March 28 (UPI) -- Crude oil has been inserted into the Dakota Access pipeline in North Dakota in preparation for putting the full line in service, according to the company operating it.
Energy Transfer Partners, an entity behind the 1,172-mile pipeline, announced late Monday that oil was inserted into a section of the pipeline running beneath Lake Oahe in North Dakota.
"Dakota Access is currently commissioning the full pipeline and is preparing to place the pipeline into service," a court filing was quoted by The Hill as reading.
The progress comes one month after U.S. President Donald Trump signed executive orders that made it possible to complete the Dakota Access and restart the process for the construction of the Keystone XL oil pipeline from Canada.
Dakota Access has long been a source of contention given its proximity to tribal lands in and around North Dakota. State regulators in North Dakota say there's not enough pipeline capacity to transport the amount of crude oil coming out of the Bakken and Three Forks oil reservoirs, leaving companies with rail as a primary transit alternative.
The Standing Rock Sioux Tribe and its supporters said Dakota Access would threaten sacred tribal lands and the water supply for residents in the region. Concerns about water supplies in the region also prompted reconsideration for the route for the Keystone XL oil pipeline, before President Obama moved against the project on broader environmental grounds. Trump's administration reversed that decision last week.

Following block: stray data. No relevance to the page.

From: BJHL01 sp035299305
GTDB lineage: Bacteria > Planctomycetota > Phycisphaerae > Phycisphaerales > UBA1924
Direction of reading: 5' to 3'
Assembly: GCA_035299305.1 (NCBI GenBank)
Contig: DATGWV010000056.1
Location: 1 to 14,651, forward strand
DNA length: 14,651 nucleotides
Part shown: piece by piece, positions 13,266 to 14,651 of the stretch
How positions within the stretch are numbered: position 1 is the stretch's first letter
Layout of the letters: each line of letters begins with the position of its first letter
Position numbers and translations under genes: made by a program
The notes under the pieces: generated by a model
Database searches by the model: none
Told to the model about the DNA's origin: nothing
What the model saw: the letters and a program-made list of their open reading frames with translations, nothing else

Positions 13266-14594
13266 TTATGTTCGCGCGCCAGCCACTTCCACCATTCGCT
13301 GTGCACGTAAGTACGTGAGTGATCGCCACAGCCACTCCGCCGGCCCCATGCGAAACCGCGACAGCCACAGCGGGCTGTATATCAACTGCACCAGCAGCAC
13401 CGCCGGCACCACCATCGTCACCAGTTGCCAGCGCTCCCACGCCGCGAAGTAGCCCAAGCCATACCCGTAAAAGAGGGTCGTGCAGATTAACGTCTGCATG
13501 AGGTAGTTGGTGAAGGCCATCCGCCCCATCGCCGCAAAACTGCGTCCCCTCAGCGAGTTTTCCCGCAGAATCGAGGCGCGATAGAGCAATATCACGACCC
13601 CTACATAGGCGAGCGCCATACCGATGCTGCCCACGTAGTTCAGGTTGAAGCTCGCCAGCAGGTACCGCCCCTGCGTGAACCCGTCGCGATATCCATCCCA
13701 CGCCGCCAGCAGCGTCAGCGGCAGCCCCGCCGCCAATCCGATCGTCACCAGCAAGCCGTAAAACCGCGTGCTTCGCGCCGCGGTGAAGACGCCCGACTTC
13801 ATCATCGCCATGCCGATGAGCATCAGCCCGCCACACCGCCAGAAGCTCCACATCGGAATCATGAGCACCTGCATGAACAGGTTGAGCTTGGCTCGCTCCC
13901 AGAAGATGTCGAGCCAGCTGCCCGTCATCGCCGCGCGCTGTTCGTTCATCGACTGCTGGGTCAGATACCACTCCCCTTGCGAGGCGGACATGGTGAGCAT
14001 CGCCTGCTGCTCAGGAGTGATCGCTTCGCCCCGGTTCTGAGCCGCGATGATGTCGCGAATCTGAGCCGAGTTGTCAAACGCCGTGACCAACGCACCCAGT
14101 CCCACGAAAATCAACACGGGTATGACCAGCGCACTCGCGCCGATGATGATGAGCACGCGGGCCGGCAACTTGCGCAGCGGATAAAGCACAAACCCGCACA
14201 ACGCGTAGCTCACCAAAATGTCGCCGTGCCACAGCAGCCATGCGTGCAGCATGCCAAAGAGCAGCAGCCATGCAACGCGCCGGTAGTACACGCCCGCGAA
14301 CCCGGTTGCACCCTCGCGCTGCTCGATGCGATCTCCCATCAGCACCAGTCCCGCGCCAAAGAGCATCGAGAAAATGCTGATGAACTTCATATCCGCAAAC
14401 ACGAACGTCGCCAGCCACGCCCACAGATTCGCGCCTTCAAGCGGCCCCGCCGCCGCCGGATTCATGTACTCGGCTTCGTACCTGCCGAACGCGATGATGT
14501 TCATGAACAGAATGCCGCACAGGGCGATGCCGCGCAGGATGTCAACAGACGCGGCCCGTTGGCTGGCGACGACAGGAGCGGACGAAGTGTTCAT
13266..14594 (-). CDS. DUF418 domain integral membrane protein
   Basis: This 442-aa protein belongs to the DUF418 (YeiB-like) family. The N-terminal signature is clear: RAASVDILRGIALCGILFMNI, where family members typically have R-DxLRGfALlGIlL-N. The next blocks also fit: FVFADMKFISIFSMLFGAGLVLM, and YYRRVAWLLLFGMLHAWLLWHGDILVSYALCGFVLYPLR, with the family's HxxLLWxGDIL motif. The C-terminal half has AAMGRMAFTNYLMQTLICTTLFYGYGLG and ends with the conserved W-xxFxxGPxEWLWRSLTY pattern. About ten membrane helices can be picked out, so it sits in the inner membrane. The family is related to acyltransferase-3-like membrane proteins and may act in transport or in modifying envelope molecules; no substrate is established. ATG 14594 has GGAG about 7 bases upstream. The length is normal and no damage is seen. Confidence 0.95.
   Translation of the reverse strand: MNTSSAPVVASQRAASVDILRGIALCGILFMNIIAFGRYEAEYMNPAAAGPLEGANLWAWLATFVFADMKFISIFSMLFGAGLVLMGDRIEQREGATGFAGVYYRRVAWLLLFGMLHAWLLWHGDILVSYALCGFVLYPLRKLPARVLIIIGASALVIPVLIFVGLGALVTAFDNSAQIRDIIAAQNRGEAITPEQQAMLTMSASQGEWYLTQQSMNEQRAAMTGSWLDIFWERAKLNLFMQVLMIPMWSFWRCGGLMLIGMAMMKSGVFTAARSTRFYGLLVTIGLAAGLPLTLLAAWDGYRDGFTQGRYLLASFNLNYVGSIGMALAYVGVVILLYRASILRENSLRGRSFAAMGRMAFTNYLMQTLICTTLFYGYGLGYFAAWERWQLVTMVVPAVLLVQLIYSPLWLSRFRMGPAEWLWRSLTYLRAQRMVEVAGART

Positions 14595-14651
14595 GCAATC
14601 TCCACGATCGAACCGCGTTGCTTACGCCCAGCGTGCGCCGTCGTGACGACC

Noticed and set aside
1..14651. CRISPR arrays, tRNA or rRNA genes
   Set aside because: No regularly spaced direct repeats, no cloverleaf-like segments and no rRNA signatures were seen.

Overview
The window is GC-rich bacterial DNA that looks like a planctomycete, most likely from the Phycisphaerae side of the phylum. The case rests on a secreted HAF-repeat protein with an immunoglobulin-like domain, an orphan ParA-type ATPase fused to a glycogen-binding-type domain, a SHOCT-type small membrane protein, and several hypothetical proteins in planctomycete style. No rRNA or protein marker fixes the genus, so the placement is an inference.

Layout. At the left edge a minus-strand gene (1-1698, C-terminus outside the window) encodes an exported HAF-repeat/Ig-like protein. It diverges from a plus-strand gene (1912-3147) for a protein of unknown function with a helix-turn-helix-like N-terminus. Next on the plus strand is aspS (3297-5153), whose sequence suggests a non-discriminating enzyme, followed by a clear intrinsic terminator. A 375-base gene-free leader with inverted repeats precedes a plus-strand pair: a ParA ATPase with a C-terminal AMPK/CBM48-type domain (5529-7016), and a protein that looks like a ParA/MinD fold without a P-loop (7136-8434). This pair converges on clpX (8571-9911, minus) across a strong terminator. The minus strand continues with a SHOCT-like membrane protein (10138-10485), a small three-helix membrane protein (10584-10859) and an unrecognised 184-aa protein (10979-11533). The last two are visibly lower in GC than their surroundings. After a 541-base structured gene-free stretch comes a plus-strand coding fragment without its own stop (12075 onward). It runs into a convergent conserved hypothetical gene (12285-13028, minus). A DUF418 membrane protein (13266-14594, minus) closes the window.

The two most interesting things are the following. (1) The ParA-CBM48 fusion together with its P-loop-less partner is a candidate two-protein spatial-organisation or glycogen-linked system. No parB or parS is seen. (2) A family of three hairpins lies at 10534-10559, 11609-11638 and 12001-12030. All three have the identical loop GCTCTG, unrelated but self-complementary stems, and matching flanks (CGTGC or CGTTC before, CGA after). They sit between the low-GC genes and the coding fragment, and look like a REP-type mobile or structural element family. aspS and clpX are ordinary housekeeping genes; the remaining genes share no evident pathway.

Dakota Access was the target of widespread opposition since at least last year. In early March, however, a federal judge ruled against the Cheyenne River Sioux and Standing Rock Sioux, who were challenging the permit process for the pipeline.
Inserting oil into Dakota Access came on the same day that Norway's DNB Bank announced it was divesting from the project. The bank said in a statement it was using its position as a lender to call for an independent investigation into the safeguarding of indigenous rights.
"By selling our stake, we wish to signal how important it is that the affected indigenous population is involved and that their opinions are heard in these types of projects," Harald Serck-Hannssen, the head of international developments at the bank, said. "Although there have been attempts at consultation by the project parties, the outcome of the process suggests that these have been inadequate."